Think about this: Only 10% of American workers can be trusted not to steal from their employers. What about the rest? Well, according to government statistics, 60% employ “situational ethics,” meaning if they have a need and the opportunity presents itself, they’ll steal. And the remaining 30% can never be trusted. Period.

Scary, isn’t it. Unfortunately, employer complacency is one of the major contributing factors to this problem.

In my career as an investigator and security manager, I’ve seen countless examples of internal pilferage and embezzlement. Although many of the employees were relatively new, many others were older, trusted employees who had been stealing for years without detection.

Bad employees are creative when it comes to theft. Cashiers develop innovative methods to “pack” register tills with cash sales that haven’t been rung up, removing excess cash later. Truck drivers and dock workers steal materials and divert shipments. Bookkeepers use unusual “accounting” techniques to drain funds from the company coffers without detection.

Many employees justify their thefts by believing the boss or company has been unfair to them and “owes” them something. Other common motivators are family problems and substance abuse.

In fact, employees are a greater source of theft than traditional break-ins because employees (of necessity) are in positions affording access to cash, products, material and equipment.

About the only way to avoid these problematic employees is not to hire them in the first place, and to identify, discharge and prosecute those who slip through. To keep employees honest, management must give the same care to planning internal security as that used in designing outside security measures.

Obviously, if the government statistics are correct, we should recruit the 10% honest employees, avoid hiring the 30% who will steal anything not nailed down and remove the opportunities for the remaining 60% who will steal if given the opportunity.

Effective pre-employment screening programs accomplish some of the job. Many are available, and the most effective programs involve combining different techniques.

Begin with a well-constructed job application asking for at least two former residences and three former employers. Along with requests for information uniquely important to your business, the application should include a separate sheet that, when signed by the applicant, allows you to seek information from past employers, government agencies and credit reporting companies. This sheet also should release from liability any person, agency or organization providing information concerning the prospective employee.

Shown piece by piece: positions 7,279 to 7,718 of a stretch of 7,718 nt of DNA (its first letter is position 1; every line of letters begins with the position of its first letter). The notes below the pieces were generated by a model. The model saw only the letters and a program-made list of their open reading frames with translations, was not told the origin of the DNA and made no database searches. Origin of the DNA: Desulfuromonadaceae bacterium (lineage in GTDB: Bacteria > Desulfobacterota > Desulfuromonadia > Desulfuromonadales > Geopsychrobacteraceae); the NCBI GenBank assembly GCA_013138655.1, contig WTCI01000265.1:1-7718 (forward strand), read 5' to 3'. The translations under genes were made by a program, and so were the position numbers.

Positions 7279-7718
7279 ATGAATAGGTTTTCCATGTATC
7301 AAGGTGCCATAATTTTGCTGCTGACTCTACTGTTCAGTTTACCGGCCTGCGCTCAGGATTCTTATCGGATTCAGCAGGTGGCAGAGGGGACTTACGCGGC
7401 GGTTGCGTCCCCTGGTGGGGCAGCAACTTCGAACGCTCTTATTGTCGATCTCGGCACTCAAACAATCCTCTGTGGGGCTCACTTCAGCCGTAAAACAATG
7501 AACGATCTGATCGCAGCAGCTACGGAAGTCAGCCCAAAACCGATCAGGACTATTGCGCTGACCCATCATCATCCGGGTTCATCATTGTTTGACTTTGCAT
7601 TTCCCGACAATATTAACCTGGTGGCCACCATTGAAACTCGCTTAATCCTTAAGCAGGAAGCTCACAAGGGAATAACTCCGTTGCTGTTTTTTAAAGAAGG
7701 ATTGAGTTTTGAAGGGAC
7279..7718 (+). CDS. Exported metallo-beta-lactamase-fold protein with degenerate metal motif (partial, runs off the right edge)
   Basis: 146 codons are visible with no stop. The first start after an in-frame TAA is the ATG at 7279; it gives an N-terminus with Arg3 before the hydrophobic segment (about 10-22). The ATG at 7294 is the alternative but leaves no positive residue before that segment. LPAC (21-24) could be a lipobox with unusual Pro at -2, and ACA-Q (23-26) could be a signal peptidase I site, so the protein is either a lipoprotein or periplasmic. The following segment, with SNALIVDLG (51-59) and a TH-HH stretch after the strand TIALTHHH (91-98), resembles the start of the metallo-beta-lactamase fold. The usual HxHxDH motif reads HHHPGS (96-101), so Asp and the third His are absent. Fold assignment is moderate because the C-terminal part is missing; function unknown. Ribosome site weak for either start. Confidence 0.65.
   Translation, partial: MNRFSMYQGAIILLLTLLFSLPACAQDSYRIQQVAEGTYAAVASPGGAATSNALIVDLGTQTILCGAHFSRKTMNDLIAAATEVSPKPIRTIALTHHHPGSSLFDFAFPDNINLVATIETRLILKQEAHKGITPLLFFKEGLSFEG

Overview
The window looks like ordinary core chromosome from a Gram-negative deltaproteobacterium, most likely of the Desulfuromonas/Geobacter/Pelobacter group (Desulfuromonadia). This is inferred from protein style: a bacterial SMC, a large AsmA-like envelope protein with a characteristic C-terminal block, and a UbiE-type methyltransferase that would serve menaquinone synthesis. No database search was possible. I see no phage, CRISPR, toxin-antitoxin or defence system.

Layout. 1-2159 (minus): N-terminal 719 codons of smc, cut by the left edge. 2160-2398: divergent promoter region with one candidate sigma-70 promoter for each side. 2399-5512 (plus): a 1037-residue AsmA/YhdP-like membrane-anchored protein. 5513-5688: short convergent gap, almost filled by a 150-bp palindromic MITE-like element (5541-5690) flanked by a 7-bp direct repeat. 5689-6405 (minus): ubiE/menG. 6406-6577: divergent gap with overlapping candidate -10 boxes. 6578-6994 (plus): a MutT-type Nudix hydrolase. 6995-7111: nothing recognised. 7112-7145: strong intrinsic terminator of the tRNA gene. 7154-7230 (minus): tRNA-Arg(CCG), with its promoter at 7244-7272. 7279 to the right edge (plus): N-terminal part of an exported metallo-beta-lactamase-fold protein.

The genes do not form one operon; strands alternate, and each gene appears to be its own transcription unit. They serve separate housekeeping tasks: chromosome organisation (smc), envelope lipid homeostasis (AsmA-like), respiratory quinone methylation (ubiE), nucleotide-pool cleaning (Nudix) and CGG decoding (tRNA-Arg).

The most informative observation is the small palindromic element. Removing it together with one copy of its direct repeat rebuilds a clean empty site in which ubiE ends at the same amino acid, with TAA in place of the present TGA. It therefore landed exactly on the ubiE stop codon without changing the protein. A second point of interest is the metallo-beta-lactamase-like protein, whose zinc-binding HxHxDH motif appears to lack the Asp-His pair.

Always contact each reference; if references are reluctant to provide information (many of them will be), offer to mail or fax them a copy of the signed release.

Interview each applicant, asking questions about the application. Even if you are impressed, don’t hire anyone at the first interview. Tell the applicant you will contact him in several days for a second interview if he is favorably considered.

Between the first and second interviews, check the applicant’s criminal record through a reputable investigative company (expect to spend about $75) or conduct your own criminal background check at the district clerk’s office Downtown. Three computer terminals are available for public use; by following the instructions, you can review the applicant’s Dallas County criminal background, if any.

Once you call the applicant back for a second interview, consider conducting a drug screening test (expect to spend between $50 and $150). I’d also recommend having the applicant complete a psychometric evaluation (pencil and paper test; no more than 100 questions) to help analyze the applicant’s propensity for theft and substance abuse, as well as integrity and work ethics.

Several such evaluations are available (about $15 to $17 each), but make sure you use one validated by an independent agency and consistent with EEOC guidelines.

Most evaluations include another job application; have the applicant fill it out. A second application gives you an opportunity to check for inconsistencies.

Now you can make a hiring decision based upon all of the information provided, not just a “gut feel” about a particular applicant.

All of this seems like an incredible hassle just to screen a job applicant, right? Wrong! Think about the money and time that could have been saved in the past if you had simply avoided hiring some of the employees whom you now know belong to the infamous 30% group.